No-one is quite sure when banks first started using checks. Some believe that it may have begun in Roman times, others that the origins were in Holland in the 16th century. But whenever they were first introduced it seems quite incredible that they are still exactly the same in principle today as they have always been.
At its most basic level, a check is just a piece of signed paper that forms an agreement for the payment of a certain amount from one bank account to another. And, while online banking is starting to take more and more of a hold, there are still many situations where checks are still being used, including these five examples.
- Personal check. This is by far the most common type of check that you’ll come across. Generally, they are used by individuals for paying all kinds of expenses like rent, shopping, garage bills, or even to pay back friends money that is owed to them. When they are made out to “Self” they can also be used to withdraw money from a person’s own bank. There is a risk, when accepting a personal check for payment, that the person issuing might not have enough money in their account for the bank to honour it. When this happens, it is described as being a “bounced” cheque as the bank will bounce it back to the payee.
Within personal checks there are also variations. For instance, personal checks can be “open” in which case it can be cashed at any bank by anyone holding it or “crossed” which are only for the person named on the check.
- Certified check. There is no chance of a certified check bouncing as, to be issued, it has to have been verified by the issuing bank to be genuine and have enough funds in the bank account to pay it. Because of its verified nature, this kind of cheque is usually used to make sizable payments, for example for settling a tax bill or making insurance payments. It can also be used to pay a deposit on a rental property or pay off a loan. To be certified, it must be issued by the bank in question and come with a certification seal. It will also have the account number on the check so the bank can track the money.
- Voucher Check. Usually, a voucher check is used for a business to pay its employees or even its creditors and other suppliers. In actual fact this is a check that comes with not just one, but two vouchers attached to it, each showing the same information. On the voucher it can list amounts such as tax deducted or contributions to a pension. The issuer keeps one of these vouchers and the recipient removes the other before cashing the check or paying it into their checking account. Most voucher checks also have a number of security features built in such as a tamper-proof coating on the paper and security holograms to prove that it is genuine.
- Traveller’s Check. These are issued to travellers in their home country before they travel abroad to somewhere that uses a different currency. They are bought for their face value and can then be exchanged for the currency in question at a bank or a bureau de change. These are one of the safest ways to take money abroad because if they are lost or stolen the issuing bank will refund the holder with that particular amount of money.
- E-check. Sometimes also called an Automatic Clearing House transfer, this is a payment form that is gradually gaining more favour with businesses, particularly online. Quicker to process than paper checks, they can be used with debit or credit cards and generally don’t include the fees that the latter can sometimes charge. They can be used with both personal and business accounts.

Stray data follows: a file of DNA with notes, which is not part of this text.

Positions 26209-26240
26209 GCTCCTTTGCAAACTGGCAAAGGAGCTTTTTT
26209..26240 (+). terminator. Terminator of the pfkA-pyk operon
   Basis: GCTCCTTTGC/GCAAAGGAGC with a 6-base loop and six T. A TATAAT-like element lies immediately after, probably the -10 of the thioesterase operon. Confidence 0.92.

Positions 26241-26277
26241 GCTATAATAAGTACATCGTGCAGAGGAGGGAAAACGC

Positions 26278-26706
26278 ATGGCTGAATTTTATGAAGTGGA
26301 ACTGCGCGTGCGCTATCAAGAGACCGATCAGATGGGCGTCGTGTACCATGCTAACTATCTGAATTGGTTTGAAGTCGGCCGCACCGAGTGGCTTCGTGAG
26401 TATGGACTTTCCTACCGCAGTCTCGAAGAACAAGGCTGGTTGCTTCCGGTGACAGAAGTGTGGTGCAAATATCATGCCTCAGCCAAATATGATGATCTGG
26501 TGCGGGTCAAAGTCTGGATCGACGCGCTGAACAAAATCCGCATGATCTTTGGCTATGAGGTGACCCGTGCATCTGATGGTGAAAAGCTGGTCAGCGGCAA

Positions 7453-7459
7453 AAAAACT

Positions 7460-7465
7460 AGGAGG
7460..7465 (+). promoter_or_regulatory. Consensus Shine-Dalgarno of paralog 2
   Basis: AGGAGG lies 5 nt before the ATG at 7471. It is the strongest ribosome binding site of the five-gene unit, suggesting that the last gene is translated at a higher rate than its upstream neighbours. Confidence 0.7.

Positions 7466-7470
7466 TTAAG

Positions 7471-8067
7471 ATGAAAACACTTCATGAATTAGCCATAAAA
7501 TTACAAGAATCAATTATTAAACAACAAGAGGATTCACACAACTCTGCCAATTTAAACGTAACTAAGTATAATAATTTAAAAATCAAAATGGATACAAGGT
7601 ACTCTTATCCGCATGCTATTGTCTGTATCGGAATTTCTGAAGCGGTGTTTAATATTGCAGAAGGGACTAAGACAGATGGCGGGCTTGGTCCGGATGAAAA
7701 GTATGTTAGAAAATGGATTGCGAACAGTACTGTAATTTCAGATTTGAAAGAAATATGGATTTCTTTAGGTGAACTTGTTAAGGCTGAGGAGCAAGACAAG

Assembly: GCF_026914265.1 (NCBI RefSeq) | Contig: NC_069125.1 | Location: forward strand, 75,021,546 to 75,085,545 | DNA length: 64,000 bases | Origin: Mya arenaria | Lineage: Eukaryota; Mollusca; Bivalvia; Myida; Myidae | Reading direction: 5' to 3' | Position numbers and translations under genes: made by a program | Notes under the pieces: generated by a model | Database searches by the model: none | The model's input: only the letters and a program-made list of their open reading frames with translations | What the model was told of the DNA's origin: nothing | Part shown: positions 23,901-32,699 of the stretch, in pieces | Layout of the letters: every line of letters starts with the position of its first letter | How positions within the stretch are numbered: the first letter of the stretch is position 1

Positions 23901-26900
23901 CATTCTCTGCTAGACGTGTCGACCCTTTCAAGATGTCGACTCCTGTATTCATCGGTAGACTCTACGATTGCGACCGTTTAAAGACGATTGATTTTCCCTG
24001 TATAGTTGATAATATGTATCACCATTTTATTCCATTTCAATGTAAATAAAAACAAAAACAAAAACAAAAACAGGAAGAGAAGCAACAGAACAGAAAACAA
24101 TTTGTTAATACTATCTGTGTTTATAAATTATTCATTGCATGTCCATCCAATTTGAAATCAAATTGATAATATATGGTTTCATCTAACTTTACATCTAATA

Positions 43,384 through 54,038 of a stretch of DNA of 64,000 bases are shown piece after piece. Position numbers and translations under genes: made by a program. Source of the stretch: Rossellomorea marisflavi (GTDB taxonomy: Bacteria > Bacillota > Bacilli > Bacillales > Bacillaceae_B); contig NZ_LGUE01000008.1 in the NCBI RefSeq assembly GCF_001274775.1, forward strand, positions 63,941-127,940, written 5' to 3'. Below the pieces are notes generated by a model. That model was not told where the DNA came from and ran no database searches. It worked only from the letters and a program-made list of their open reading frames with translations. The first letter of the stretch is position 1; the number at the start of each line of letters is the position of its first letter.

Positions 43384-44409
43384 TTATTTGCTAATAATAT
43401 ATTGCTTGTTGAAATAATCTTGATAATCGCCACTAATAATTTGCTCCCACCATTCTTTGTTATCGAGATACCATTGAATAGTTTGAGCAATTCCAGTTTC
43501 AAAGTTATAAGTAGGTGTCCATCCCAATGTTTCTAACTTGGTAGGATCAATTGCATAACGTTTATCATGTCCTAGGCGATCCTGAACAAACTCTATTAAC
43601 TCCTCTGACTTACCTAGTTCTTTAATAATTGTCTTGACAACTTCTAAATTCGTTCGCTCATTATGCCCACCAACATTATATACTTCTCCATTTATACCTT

So checks might have a very long history, but they also seem to have quite a future ahead of them too. And that’s got to be good news for businesses and individuals alike.
This is a type that is guaranteed to have sufficient funds in the issuer’s account to cover the payment amount. This guarantee is done by requiring the issuer to present a bank guarantee before issuance. They are written just like regular ones, with the payer’s name on it, along with the bank’s name and address, account number, and check number.
The main difference between them is that the former does not come with any assurance from a bank that funds are available. On the other hand, when you make a certified check payment, you can rest assured that the funds being paid out will be collected by your financial institution since they have verified its validity prior to its submission. This can be an especially important benefit when dealing with large sums of money such as payments for real estate transactions or business purchases.
While providing additional security and reassurance regarding payment clearance, certified checks also help clear these payments faster than traditional means of transferring funds since they are usually sent electronically via banks or other financial institutions.
They remain one of the most secure methods for conducting financial transactions. These documents are designed to be tough and eliminate potential threats from scammers and hackers.
The various types that can be created should be monitored by businesses and account holders in order to better understand their functions. The handling of funds, orders, and payments represents the essence of business operations in many industries, making it important to differentiate between types of checks and create safeguards against fraud or misuse.
By understanding the different kinds that can exist, it is easier to assess risk while actively preparing for any issues before they arise. They remain one of the cornerstones of global commerce today thanks to their secure nature and their ease-of-use. Checking accounts are invaluable tools in business operations, so make sure you stay informed about these documents!